Images & Abstractions & Genitals

The images of abuse from Iraq’s Abu Ghraib prison have been characterized by Secretary of Defense Rumsfeld as ‘radioactive.’ He sees them as poisoning and contaminating the noble US cause of liberation and democracy. He and most other commentators argue that these images aren’t the real story and are terribly damaging because they will be used to argue that the real story is American humiliation, torture and rape of Iraq. Rumsfeld is handling the images as radioactive-trying to contain and bury a disastrous accident.

Though alerted by the Red Cross and human rights agencies who used the words ‘torture, abuse, murder and rape,’ Rumsfeld treated the charges as routine, properly addressed and corrected. It was the images which created the firestorm and caused the trouble he said. Commanding General Richard Meyers had asked CBS not to show them for fear of the danger to our troops from Arab anger and lowered morale. This is traditional justification for military censorship-don’t encourage the enemy or discourage your own. In the Second World War dead bodies of our soldiers couldn’t be shown; in Vietnam for much of the conflict body bags couldn’t be shown; presently flag-draped coffins are not to be shown. We condemned AlJazeera the Arabic tv network for showing US hostages in custody and we regularly reproach them for airing inflammatory scenes from the war.

We not only censor showing the dead but most gory pictures. We watched the war beginning as a fabulous fireworks show. The night sky of Baghdad was illuminated. We didn’t show the burning children, bleeding and terrorized people or savaged city. Rather than body images we use terms like ‘surgical strike’ and ‘collateral damage.’ War has a sanitized abstract quality in our public discourse-we speak of a war on poverty and a war on terrorism; it is a noble righteous attitude and cause, not a crushing, killing use of force.

Images are harder to spin than abstractions. They vivify abstract words like torture, abuse, murder and rape. They return us to human bodies not abstractions of the evil enemy. They speak a language we all know-pain, terror, pleasure, shame.

It is not surprising that Rumsfeld and Meyers and Bush didn’t see the pictures. They routinely look away and don’t see the obscene-that which is literally pushed off-scene because it is unsettling to look at. Or they repackage it with words-the terrible price of war, the messiness of freedom (Rumsfeld’s flip phrase for the despoilation of the Baghdad Museum). But the Abu Ghraib images are not easily repackaged. They’re pornographic not just obscene and while our warwagers are excellent at evading and repackaging violence they’re stopped cold by sex. The scenes we’ve seen so far are full of Iraqi genitals and hooded faces and grinning American soldiers.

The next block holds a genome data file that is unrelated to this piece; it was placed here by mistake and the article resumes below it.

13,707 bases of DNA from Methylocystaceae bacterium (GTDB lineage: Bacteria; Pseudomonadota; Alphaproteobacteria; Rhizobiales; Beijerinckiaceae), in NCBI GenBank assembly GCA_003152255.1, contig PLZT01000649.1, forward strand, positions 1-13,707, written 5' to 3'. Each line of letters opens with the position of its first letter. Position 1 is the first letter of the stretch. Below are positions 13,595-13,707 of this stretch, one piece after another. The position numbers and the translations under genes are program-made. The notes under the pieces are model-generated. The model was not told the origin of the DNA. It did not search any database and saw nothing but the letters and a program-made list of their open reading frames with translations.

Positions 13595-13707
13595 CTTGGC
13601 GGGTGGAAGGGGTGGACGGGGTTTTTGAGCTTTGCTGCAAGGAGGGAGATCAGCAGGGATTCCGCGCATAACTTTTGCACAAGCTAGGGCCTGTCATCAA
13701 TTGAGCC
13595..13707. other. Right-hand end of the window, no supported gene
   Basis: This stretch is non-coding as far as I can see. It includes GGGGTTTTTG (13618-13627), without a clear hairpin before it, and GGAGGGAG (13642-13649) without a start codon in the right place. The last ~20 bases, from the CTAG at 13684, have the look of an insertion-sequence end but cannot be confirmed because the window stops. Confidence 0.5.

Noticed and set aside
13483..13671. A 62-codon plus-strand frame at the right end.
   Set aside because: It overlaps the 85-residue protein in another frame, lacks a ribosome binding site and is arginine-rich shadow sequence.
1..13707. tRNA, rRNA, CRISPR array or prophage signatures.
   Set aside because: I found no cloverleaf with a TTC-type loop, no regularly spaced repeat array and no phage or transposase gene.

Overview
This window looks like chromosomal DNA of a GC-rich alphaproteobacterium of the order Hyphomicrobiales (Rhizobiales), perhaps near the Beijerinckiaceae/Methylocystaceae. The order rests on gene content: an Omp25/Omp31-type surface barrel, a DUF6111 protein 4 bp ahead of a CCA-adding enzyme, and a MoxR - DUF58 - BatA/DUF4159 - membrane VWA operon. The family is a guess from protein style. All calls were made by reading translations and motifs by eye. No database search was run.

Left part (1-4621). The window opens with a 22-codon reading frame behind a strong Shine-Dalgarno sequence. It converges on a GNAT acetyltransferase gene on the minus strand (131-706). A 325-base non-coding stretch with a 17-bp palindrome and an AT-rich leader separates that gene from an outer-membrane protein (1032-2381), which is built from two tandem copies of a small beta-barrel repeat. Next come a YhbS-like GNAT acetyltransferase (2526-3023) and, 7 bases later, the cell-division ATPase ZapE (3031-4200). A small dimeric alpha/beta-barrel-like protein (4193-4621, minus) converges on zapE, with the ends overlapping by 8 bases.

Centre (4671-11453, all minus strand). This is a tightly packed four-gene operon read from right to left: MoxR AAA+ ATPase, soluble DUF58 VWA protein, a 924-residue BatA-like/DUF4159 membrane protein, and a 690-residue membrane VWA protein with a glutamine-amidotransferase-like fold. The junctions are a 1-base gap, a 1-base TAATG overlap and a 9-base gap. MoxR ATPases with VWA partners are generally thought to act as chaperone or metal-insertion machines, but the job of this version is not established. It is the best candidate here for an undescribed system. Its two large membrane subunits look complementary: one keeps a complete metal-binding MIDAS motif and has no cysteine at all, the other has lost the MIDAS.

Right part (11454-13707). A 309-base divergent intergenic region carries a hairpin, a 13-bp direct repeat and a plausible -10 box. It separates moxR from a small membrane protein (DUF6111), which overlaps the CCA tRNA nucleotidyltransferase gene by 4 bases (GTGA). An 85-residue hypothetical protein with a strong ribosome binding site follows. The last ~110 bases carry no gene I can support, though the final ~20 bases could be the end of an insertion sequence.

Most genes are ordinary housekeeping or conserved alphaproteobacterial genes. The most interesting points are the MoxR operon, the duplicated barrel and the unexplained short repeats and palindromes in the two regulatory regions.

President Bush finds them sickening and unAmerican; Rumsfeld labels them disgusting and can not imagine that any officer could order such a thing. The six indicted are characterized as bad apples and degenerate and not real American soldiers. But the pictures seem deliberately and even proudly posed. They’re not as bad as many Nazi pictures-decapitated heads in baskets, mutilated bodies in ghastly experiments, or even American Vietnam pictures of strings of noses or ears or genitals. War is about killing or torturing bodies into compliance after all, and crude as that may sound it looks cruder. King David of Israel a mighty warrior brought two hundred Philistine foreskins to King Saul as brideprice for his daughter Michal. While this may strike us as barbaric it’s probably more morally honest than pretending you haven’t killed and mutilated bodies in war.

Interestingly, as these pictures are broadcast in the US they are usually blurred so that we don’t see genitals. This is in the interest of our sensibilities for our general culture doesn’t look publically at genitals except in works of art. Most of Muslim culture doesn’t even allow naked genitals in art. Islamic miniatures of Adam and Eve (Christian artists’ favorites for requiring nudes) usually show them modestly covered. Commentators on the prison images speak of how shamed a Muslim man is to be made naked. A boyish US female soldier in one picture grins and points to the genital of a bound captive; in another she holds a naked prisoner on a leash. In other pictures the prisoners are forced into real and simulated sexual acts. There are more and worse terrible pictures and video as yet unpublished.

‘Sadistic’ Rumsfeld said shaking his head with disbelief and contempt. He doesn’t learn from the pictures, much as the President never has doubts. ‘They are not us, they are evil, they are unAmerican,’ they say. But the problem is not sadism-getting sexual pleasure from inflicting pain. The problem is inhumanity-torturing, murdering, raping human beings. The problem is not sex titillation but violence. Torture is a legitimate child of war-if I am willing to kill you, why should I stop at mutilating, humiliating and torturing you, the enemy, the evil one? Why can I not bend you to my will, make you talk, take away your manhood or rape your womb? I can. But I must be sober steadfast chaste in style lest I betray enjoying your pain.

Human beings get the picture.

DIANE CHRISTIAN is SUNY Distinguished Teaching Professor at University at Buffalo and author of the new book Blood Sacrifice. She can be reached at:


DIANE CHRISTIAN is SUNY Distinguished Teaching Professor at University at Buffalo and author of the new book Blood Sacrifice. She can be reached at: